Commitment To Education And Sustainability

Forest sustainability, forestry and the forest industry are among the most environmentally friendly of human activities, contrary to common perspectives.

Myths And Facts About Forestry Management

Select A Myth To Reveal A Fact

FACT: The pre-Columbian forest of 1600 covered less than half of the present-day U.S.
FACT: This figure wrongly assumes that the coastal Northwest was covered with old trees before the arrival of settlers from the East. According to U.S. government studies, no more than a third of the region’s forest was covered with old-growth trees at any time. Natural wildfires, and fires set by native Americans, routinely cleared vast swaths of old forests.
FACT: Salvage logging cannot proceed without an approved Environmental Assessment as required under the National Environmental Policy Act and a Biological Evaluation as required under the Endangered Species Act. Moreover, a salvage sale can be stopped at any time – by a district ranger up to the Secretary – until the point when the sale is advertised.
FACT: We have more trees today then we had in 1970, on the first Earth Day – and even more than we had 70 years ago. In the middle of the last century, for example, Vermont, Massachusetts and Connecticut were about 35% forested; today they are 59%.
FACT: Forest growth has exceeded harvest since the 1940s.
FACT: In the U.S. today there are 13.2 million acres of old growth, i.e. large trees 200 years of age or older. The vast majority of these trees – comprising an area the size of New Jersey and Massachusetts combine – will remain in their natural condition and will never be harvested due to legal and regulatory prohibitions on logging, road building and even fire fighting.
FACT: The U.S. has permanently protected 104 million acres of land, much of it forested, in the Wilderness Preservation System. It’s part of a larger total of 270 million acres that is off limits to all commercial activity, including logging, mining and grazing.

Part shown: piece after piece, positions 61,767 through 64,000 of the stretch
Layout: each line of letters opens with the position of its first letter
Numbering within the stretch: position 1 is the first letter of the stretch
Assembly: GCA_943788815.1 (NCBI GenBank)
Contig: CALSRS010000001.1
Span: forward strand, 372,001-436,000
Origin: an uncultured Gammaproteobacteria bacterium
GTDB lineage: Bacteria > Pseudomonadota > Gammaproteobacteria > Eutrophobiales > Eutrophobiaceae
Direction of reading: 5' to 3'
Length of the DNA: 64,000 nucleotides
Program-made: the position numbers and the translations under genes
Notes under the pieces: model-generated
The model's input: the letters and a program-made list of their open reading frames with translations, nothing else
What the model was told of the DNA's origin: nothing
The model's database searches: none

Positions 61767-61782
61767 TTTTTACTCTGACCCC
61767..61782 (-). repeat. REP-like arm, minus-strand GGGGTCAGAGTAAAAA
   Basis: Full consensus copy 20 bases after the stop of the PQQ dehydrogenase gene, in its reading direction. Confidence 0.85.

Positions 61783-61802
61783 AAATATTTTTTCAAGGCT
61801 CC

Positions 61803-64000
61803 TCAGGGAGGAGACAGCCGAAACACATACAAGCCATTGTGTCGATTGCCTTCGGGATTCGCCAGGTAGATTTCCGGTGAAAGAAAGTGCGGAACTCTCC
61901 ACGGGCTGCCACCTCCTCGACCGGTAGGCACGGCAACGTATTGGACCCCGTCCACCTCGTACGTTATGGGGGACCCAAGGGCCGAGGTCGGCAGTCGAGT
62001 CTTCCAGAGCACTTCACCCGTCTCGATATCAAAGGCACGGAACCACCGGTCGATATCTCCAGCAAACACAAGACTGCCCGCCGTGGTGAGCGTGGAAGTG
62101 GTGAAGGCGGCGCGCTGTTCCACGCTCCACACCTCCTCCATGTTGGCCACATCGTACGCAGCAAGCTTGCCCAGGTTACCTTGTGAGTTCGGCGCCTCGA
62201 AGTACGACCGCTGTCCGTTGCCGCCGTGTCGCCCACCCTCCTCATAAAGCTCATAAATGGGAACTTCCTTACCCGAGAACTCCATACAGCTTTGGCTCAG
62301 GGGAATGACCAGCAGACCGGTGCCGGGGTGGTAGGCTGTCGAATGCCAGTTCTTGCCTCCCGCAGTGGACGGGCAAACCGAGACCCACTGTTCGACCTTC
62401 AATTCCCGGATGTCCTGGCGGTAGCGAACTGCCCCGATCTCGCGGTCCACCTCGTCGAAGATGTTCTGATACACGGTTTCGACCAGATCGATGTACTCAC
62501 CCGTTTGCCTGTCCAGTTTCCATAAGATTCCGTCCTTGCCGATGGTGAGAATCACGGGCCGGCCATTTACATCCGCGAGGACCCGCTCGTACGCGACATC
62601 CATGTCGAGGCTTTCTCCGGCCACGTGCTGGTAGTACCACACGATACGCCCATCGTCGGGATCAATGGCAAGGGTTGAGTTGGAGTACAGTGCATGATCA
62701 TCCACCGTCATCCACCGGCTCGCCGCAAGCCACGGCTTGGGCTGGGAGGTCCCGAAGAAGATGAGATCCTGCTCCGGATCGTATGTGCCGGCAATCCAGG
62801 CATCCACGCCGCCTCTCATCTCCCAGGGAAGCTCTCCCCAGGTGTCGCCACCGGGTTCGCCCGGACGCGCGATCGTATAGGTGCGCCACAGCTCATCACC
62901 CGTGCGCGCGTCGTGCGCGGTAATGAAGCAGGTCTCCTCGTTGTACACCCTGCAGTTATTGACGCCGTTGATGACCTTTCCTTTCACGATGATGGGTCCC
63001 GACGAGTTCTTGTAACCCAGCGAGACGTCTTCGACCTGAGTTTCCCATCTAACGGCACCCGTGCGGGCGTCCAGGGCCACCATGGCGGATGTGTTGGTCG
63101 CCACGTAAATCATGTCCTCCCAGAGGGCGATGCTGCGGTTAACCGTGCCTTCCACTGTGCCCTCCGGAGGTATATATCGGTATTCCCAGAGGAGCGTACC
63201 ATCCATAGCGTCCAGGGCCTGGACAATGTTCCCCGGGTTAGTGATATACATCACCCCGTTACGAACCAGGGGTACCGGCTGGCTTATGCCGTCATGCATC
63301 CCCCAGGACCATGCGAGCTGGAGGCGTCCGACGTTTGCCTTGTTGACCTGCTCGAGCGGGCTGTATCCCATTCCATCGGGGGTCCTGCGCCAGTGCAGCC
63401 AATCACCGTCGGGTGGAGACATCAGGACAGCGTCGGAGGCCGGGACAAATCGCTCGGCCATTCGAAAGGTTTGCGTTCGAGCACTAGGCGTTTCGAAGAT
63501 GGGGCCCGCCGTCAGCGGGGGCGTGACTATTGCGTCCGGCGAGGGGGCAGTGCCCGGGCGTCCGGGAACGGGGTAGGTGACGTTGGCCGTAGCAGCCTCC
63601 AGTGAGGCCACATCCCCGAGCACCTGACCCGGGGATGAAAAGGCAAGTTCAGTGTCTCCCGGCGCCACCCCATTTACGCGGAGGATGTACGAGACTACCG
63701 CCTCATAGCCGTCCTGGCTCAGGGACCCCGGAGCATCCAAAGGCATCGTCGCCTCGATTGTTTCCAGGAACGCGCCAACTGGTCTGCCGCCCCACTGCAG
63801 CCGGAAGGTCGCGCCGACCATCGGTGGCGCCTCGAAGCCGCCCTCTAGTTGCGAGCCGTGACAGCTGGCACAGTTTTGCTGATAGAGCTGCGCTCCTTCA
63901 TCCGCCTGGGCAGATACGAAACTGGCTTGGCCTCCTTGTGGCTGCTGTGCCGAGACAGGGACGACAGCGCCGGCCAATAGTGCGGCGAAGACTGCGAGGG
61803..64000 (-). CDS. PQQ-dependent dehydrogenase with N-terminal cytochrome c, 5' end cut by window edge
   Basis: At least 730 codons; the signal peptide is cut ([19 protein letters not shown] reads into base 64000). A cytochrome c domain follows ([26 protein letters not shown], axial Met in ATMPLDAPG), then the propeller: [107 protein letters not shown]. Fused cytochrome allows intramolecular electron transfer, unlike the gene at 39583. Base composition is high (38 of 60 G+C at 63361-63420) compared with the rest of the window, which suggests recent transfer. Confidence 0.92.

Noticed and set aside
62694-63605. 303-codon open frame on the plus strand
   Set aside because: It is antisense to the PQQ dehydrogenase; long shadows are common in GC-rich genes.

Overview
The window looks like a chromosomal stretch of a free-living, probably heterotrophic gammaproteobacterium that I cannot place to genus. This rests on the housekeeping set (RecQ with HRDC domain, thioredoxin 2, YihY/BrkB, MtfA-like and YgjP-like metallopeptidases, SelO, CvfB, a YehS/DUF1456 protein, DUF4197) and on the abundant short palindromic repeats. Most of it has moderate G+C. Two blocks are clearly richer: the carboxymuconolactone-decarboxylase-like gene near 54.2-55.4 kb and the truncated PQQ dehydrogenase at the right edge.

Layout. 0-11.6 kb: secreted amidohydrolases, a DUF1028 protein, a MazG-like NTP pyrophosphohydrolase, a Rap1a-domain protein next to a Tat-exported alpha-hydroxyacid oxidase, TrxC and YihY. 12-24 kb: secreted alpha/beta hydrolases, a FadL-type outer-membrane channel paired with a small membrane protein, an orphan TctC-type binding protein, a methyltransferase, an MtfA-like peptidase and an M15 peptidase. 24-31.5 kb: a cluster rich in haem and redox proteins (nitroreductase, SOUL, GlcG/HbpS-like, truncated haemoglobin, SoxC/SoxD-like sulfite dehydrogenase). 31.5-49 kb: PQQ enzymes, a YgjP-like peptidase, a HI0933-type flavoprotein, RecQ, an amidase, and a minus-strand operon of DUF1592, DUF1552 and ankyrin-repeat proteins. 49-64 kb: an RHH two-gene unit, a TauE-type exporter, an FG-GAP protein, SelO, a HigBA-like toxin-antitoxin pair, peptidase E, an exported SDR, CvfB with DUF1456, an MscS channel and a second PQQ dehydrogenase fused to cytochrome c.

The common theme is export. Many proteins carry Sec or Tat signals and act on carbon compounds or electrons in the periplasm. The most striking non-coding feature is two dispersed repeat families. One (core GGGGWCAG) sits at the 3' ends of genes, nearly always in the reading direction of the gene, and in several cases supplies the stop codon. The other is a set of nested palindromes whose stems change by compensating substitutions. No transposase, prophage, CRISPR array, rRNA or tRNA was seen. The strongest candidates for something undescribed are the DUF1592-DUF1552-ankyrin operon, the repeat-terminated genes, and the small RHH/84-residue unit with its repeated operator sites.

FACT: Clear cutting is a sound practice that benefits future forests. By mimicking natural wildfires, clear cutting is widely recognized by forest scientists and even by conservation groups such as the Environmental Defense Fund, American Forests, and the Society of American Foresters as an ecologically sound technique for reforested many softwood species. That’s because conifer seedlings typically require sunlight from an open canopy and cannot survive in the shade.
FACT: Managed forests, even those with some clear cutting, often produce more biodiversity than completely natural forests, according the U.S. Forest Service studies in the lake States and New England. Even tree farm plantations contain a rich mosaic of plant and animal life.
FACT: In fact, good forest management is the environmentally preferred land use for wetlands, as confirmed by the National Wetlands Policy Forum sponsored by the U.S. Environmental Protection Agency.
FACT: Forest management helps wildlife. Forest management creates openings that stimulate the growth of food sources – which is the prime reason why forest species such as elk, deer, turkey and antelope are far more plentiful today than earlier in the century.
FACT: Even if we could recycle 100% of our used paper, we would still need “virgin” fiber to replace worn-out recycled fiber and meet the increasing demand for paper products. Recycling extends the use of virgin fiber, but it will not replace it. Even so, today well over half of all fiber used in paper products comes from recycles paper and from wood waste from sawmills.

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